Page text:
Jury hears closing arguments in police dog shooting case
09/10/2013 7:45 PM
09/11/2013 8:47 AM
It’s up to the jury to decide if Leslie Marie McCulley goaded her boyfriend into trying a kill a cop before the officer returned fire and shot her lover dead on a wild morning in Sacramento last year.
McCulley is on trial for the attempted murder of an officer in the May 18, 2012, shootout in a Land Park back yard where a police dog named Bodie took a bullet in the jaw before the defendant’s boyfriend, Lucus Jerome Webb, was fatally dispatched by the K-9’s handler.
In closing arguments Tuesday in McCulley’s trial, Deputy District Attorney Tate Davis extracted the 30-year-old defendant’s own words from phone conversations from jail with friends and family to say there is no doubt she shared her dead 33-year-old boyfriend’s intent.
“Are you going to pull that (gun)?” McCulley, in a phone call to a friend two days after the shooting, quoted herself as saying to Webb as the two of them tried to lose the police in a high-speed chase through the Hollywood Park and Land Park neighborhoods. “If you don’t want to pull the (expletive), you better throw it back to me, ’cause I’ll handle that (expletive),” McCulley continued, in the conversation in recalling her remarks to Webb.
Moments later, she and Webb abandoned their stolen car that hit speeds of 80 mph and tore through St. Robert School in Hollywood Park while scores of kids were on the playground, authorities said.
Police subdued her in a foot chase. He got cornered in a backyard in the 1100 block of Robertson Way, in Land Park.
Bodie the police dog was the first responder. As Bodie made his move, Webb pulled .357 revolver and shot the dog once in the lower jaw and right paw, according to the prosecution. Sacramento police Officer Randy Van Dusen came in right behind the dog. Van Dusen testified he stepped to his right while Webb aimed, fired again and missed. The officer then shot back and killed Webb.
The dog survived his injuries and is still recovering. The officer was unhurt.
Davis told a Sacramento Superior Court jury in front of Judge Greta Curtis Fall that McCulley did more than just share Webb’s intent to kill a cop. The DA quoted her as admitting to waving the gun “feloniously” during the chase. Davis said she also fired it anywhere from one to three times by the time an officer tackled her near Riverside Boulevard and Swanson Drive, around the corner from where Webb tried to hide.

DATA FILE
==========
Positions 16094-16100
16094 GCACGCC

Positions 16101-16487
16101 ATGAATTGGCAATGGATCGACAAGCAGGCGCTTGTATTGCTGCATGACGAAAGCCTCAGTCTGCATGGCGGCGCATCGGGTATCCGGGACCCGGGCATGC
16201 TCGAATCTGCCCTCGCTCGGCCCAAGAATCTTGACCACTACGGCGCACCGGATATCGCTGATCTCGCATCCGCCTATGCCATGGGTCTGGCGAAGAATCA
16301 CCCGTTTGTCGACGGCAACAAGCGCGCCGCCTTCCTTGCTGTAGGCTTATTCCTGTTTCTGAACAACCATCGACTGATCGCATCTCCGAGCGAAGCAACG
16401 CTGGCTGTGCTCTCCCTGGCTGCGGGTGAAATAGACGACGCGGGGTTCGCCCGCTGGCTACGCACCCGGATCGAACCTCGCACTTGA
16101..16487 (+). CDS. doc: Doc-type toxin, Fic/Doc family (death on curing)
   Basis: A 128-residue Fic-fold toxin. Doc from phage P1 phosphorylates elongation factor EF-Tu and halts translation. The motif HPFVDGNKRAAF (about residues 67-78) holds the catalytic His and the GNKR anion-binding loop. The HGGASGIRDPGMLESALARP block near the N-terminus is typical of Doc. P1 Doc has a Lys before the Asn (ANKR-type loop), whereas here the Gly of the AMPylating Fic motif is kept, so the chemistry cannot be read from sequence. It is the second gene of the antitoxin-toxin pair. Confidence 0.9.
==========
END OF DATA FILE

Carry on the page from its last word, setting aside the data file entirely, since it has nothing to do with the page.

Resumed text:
Assistant Public Defender Rachel Engle said there was no forensic evidence that McCulley fired the gun, except for an accidental blast when she and Webb tried to hustle out of the stolen car to try and get away on foot.
Her client had no idea what Webb was going to do in the back yard on Robertson Way, Engle said. In taking the gun away from Webb during the chase, Engle said McCulley only tried to stop him from doing something crazy with it.
“We know it’s his gun,” she told the jury. “The only reason she took that gun was to prevent it from going off, to prevent Lucus from shooting, to prevent Lucus from shooting a police officer.”
Webb bragged to friends he once shot a cop, but authorities have not confirmed it.
McCulley, from Chico, had been released from jail in Butte County the day before the Land Park shootout. Online Butte Superior Court records showed she pleaded no contest to felony possession of methamphetamine on May 9, 2012, and had been approved for placement in a Proposition 36 drug treatment program on May 15. Her record shows a previous felony conviction for possession of methamphetamine for sale.
The night of her release, she met up with Webb in Susanville, according to Engle. They drove to Sacramento on a drug deal the next day, police said, along with two uncharged accomplices, in a stolen Toyota. While they were driving around town, a Sacramento police officer ran a routine check on their license plates and determined the car was stolen, according to evidence at trial. When officers tried to pull them over, the chase was on, first through Sacramento City College, and later onto the St. Robert School playground on Irwin Way with children on it.
Officers chased them into otherwise quiet residential neighborhoods, speeding through stop signs and flying over speed bumps, back across Freeport and into Land Park, with police car cameras giving jurors a virtual ride-along. Once McCulley and Webb turned pedestrian, one police camera showed them crossing a street as if nothing had happened. When the officer told them to stop, Webb shouted back at him, “I’m not on probation or parole.” The officer got out of his car and the two took off running, according to the camera shot.
Besides her methamphetamine cases, McCulley also two misdemeanor convictions. One is for second-degree burglary for an apparent theft at a Raley’s. The second was for being an accessory after the fact to an assault on a Butte County peace officer with a firearm in March 2010, a case that Davis characterized as instructive about her mindset two years later.
In the Butte County case, Davis said she took a .44 handgun away from a boyfriend who crashed a car and ran into her house. She hid in a closet with the gun, and when police found her, she pointed it at them in the “ready fire position,” Davis said.
“That tells you exactly what’s on her mind,” the prosecutor said.
Engle, however, said her client’s boyfriend “was like a freight train that day,” on crank and out of control, “and nothing was going to stop him.” She quoted McCulley as telling friends on the phone, “I didn’t want him to shoot the cop,” and, “I was trying to take control the only way I know how.”
Sacto 911 StaffBill Lindelof
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